But, if the oil filter has a Pressure Relief Valve that is not strong enough, it can open too soon, or too often, allowing unfiltered oil to circulate through the engine when it shouldn’t. The Pressure Relief Valve is typically a spring in the top of the case. When the oil flows into the filter, it presses against the base of the filter Media’s End Cap. When the pressure against the end cap is less than the spring tension, the oil flows around the End Cap, between the Case and the Filter Media, then through the Filter Media, and out the Center Tube. But when the pressure is more than the tension of the Pressure Relief Valve spring, it compresses the spring. That allows the Filter Media to be pressed away from the base of the oil filter, and the oil can them return directly to the engine.
Now, as to filter quality (and cost). There is an abundance of information on the web about oil filters. Try searching YouTube for oil filter comparisons, and oil filter cutaways, and you’ll see quite a list. The primary difference between the lowest cost filter and highest cost filters is the filter media and the end caps. FRAM filters use a cardboard end cap, while most all other filter manufacturers use steel. While I could find speculation about the cardboard end caps breaking down under heat and pressure, I could find no documented failures of this type. If the cardboard end caps did indeed fail, the result would not only be unfiltered oil being recirculated through the engine, but the cardboard fragments from the failed end cap could also be circulating with the oil. This could easily clog oil passages, resulting in catastrophic failures.
The other issue I see with FRAM filters is the comparatively smaller amount of Filter Media inside the filter. My local auto parts providers did not have a FRAM oil filter for a GL1800 in stock, so this cut up FRAM filter is somewhat larger than the correct GL1800 filter. The correct FRAM filter does have fewer pleats of Filter Media than the comparable Honda filter. Logically, less Filter Media means that it would take less sediment to clog the Filter Media surface. Technical reports and cutaway views indicate that some filters use rubber for the Anti-Drain Back Valve, which could (reportedly) breakdown or warp after a few heat cycles. Other manufacturers use silicone membranes, reported to maintain their shape and flexibility for extended usage periods.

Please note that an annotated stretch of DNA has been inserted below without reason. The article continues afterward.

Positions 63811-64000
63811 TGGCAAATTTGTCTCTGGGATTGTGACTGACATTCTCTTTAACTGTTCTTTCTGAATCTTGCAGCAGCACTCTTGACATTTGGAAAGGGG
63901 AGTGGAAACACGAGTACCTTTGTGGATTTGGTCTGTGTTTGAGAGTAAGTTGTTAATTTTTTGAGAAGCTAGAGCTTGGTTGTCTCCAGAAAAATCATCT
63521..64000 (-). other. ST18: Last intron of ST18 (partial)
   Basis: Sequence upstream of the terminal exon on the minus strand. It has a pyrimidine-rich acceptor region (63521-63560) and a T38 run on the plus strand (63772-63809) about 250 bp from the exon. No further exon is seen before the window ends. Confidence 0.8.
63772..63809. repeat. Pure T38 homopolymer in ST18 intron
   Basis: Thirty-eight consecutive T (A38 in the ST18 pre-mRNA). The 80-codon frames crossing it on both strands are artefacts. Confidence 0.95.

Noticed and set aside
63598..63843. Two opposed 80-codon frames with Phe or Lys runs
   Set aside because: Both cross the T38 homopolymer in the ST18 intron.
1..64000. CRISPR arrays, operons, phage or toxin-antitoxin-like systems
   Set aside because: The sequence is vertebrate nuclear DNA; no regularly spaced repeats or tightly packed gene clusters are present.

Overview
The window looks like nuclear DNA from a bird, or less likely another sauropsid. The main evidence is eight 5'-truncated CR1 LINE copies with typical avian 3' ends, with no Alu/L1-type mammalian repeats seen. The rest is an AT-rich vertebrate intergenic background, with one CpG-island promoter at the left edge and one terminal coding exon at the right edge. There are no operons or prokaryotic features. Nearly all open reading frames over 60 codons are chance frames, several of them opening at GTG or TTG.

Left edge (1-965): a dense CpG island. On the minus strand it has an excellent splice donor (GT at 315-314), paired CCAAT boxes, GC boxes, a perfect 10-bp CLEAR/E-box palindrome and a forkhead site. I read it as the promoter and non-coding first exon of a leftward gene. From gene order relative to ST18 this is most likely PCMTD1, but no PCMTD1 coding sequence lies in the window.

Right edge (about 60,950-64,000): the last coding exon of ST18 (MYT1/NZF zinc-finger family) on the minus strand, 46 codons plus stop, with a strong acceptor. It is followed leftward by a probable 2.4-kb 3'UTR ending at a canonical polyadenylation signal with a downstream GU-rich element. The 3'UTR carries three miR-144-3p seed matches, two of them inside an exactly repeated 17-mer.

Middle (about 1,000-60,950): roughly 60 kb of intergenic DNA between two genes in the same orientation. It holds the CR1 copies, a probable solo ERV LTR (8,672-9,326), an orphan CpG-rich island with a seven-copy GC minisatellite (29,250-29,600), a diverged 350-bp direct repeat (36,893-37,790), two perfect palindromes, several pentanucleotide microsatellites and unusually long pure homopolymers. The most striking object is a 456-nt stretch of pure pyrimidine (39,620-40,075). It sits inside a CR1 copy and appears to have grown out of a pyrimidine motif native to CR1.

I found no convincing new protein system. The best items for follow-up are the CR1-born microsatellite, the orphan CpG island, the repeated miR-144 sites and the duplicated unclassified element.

I have cut apart a new FRAM filter and a Honda factory filter I had just removed from my bike. The Honda does have steel End Caps, and the FRAM filter does have cardboard End Caps. A popular aftermarket filter for the GL1800 is the BikeMaster 17-1608. I cut apart a BikeMaster I removed from my bike. I found it has steel end caps, and an Anti-Drain Back valve that appears to be silicone (but is clearly not rubber). The Pressure Relief Valve is implemented as a spring that holds the cartridge against the inlet (as are most other oil filters). And, it has a pretty densely packed Filter Media, so I would have no reservations about continuing to use them. And, for anyone interested enough to follow up by cutting apart a filter themselves, be advised that when done by hand, it is a real chore!
One other item I’ll mention here is that while performing the first oil change on my brand new GL1800, I replaced the stock Honda drain plug with a magnetic one from www.drainplugmagnets.com. When I next changed my oil, I found quite a bit of material clinging to the drain plug. Wiping it off on a paper towel revealed a quantity of very fine steel particles. This is actually normal for an engine, and more so for a brand-new engine, but the magnet in the drain plug trapped those particles, and made them easy to remove when I next changed the oil. How many of them would have been caught by the oil filter I’ll never know, but I do know for certain that they are no longer circulating through my engine.
If you do your own oil changes, remember these important facts from the Honda Service Manual:
• Warm the engine slightly before performing an oil change.
• The washer on the oil drain plug is a crush washer and should be replaced at every oil change.
• The oil drain plug should be tightened to a torque level of 25 foot-pounds.
• The oil filter should be tightened to 19 foot-pounds. (I have no idea how you would get a torque wrench into the extremely tight space where the oil filter of a Gold Wing is located, but there is a specified torque value for tightening it.)
• When installing the new oil filter, apply clean engine oil to the threads and the rubber seal on the outside of the oil filter case.
• Please dispose of used engine oil properly.
There you have it: most likely way more information about oil filters than you ever wanted to know. But now that you do know, the choice is yours.